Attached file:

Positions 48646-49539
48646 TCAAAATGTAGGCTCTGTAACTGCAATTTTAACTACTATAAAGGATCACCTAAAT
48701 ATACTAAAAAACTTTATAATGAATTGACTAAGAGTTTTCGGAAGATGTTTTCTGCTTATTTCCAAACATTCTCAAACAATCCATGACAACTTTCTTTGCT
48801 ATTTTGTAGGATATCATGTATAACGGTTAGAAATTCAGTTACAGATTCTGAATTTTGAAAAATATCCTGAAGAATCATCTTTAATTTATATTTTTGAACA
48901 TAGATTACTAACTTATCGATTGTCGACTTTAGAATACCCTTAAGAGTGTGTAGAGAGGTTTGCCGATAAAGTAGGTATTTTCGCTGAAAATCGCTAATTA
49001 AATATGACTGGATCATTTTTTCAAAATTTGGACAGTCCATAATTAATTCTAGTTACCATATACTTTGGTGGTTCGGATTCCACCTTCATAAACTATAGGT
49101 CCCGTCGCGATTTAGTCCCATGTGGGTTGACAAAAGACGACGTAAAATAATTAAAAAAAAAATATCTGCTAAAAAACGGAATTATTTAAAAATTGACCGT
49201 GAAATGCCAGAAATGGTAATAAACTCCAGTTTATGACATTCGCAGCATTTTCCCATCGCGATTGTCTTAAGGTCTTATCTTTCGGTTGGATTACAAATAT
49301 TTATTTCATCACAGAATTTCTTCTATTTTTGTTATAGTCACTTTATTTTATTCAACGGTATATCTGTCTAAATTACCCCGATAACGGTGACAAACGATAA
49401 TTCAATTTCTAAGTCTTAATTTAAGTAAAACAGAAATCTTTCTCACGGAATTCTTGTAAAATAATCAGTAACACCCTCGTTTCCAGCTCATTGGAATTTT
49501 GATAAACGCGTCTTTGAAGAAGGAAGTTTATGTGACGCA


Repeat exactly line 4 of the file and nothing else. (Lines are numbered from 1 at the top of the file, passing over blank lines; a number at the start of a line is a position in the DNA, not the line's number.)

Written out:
48801 ATTTTGTAGGATATCATGTATAACGGTTAGAAATTCAGTTACAGATTCTGAATTTTGAAAAATATCCTGAAGAATCATCTTTAATTTATATTTTTGAACA